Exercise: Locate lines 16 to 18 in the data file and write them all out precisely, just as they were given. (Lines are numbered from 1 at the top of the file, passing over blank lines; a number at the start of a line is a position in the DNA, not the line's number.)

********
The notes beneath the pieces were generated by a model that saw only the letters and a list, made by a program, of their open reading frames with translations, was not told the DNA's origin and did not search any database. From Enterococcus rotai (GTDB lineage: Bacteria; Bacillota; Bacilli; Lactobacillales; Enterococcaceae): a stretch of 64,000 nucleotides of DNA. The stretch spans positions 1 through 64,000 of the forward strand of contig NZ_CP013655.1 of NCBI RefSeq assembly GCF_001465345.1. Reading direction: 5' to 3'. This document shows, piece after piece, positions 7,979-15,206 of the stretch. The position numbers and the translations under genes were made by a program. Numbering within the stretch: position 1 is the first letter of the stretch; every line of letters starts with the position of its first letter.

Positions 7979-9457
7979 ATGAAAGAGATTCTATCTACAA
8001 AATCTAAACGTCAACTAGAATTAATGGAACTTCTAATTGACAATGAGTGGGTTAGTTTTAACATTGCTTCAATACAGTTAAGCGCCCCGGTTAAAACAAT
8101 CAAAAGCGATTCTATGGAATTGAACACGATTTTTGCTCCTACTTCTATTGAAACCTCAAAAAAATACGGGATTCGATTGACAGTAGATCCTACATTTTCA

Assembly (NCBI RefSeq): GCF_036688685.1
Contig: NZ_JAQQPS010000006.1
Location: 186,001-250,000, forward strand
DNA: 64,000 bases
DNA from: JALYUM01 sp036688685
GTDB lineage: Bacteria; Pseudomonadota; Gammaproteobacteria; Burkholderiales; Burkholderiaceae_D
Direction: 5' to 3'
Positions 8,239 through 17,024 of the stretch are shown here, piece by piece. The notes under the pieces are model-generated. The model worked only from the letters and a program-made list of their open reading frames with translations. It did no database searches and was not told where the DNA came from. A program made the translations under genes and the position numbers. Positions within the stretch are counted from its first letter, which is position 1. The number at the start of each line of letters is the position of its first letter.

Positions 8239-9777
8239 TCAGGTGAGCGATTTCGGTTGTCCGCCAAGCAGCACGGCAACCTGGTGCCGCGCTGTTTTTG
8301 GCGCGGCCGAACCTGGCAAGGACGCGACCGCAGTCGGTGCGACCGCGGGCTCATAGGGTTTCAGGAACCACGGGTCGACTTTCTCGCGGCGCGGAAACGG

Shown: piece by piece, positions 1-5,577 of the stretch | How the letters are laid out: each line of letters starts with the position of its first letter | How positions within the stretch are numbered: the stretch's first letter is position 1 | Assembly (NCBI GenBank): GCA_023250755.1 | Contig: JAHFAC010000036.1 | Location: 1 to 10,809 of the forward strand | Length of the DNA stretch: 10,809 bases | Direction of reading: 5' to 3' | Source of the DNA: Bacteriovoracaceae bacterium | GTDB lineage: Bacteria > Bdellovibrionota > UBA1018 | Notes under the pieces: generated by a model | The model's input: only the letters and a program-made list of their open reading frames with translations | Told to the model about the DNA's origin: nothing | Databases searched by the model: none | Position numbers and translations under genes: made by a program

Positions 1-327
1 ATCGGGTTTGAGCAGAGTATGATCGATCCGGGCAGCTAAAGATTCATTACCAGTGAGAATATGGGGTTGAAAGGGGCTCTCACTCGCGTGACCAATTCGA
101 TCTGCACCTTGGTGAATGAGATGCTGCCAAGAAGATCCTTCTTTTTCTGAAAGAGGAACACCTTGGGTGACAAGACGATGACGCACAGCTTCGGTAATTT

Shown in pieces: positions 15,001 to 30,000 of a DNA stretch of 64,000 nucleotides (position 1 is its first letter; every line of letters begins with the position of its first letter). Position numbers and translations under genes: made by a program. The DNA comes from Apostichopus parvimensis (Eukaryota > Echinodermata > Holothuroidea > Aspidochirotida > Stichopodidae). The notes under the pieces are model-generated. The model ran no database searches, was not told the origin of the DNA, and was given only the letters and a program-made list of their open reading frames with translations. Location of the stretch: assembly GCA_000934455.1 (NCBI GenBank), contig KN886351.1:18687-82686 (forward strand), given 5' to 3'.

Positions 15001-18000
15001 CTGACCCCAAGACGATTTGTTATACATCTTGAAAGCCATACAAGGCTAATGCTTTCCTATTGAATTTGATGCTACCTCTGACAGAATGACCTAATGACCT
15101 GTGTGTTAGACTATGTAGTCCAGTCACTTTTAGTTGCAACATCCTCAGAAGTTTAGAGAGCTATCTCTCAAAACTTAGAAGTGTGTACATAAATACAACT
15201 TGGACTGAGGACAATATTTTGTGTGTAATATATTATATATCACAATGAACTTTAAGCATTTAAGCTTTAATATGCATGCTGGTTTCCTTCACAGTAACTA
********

8301 GCGCGGCCGAACCTGGCAAGGACGCGACCGCAGTCGGTGCGACCGCGGGCTCATAGGGTTTCAGGAACCACGGGTCGACTTTCTCGCGGCGCGGAAACGG

Shown: piece by piece, positions 1-5,577 of the stretch | How the letters are laid out: each line of letters starts with the position of its first letter | How positions within the stretch are numbered: the stretch's first letter is position 1 | Assembly (NCBI GenBank): GCA_023250755.1 | Contig: JAHFAC010000036.1 | Location: 1 to 10,809 of the forward strand | Length of the DNA stretch: 10,809 bases | Direction of reading: 5' to 3' | Source of the DNA: Bacteriovoracaceae bacterium | GTDB lineage: Bacteria > Bdellovibrionota > UBA1018 | Notes under the pieces: generated by a model | The model's input: only the letters and a program-made list of their open reading frames with translations | Told to the model about the DNA's origin: nothing | Databases searched by the model: none | Position numbers and translations under genes: made by a program

Positions 1-327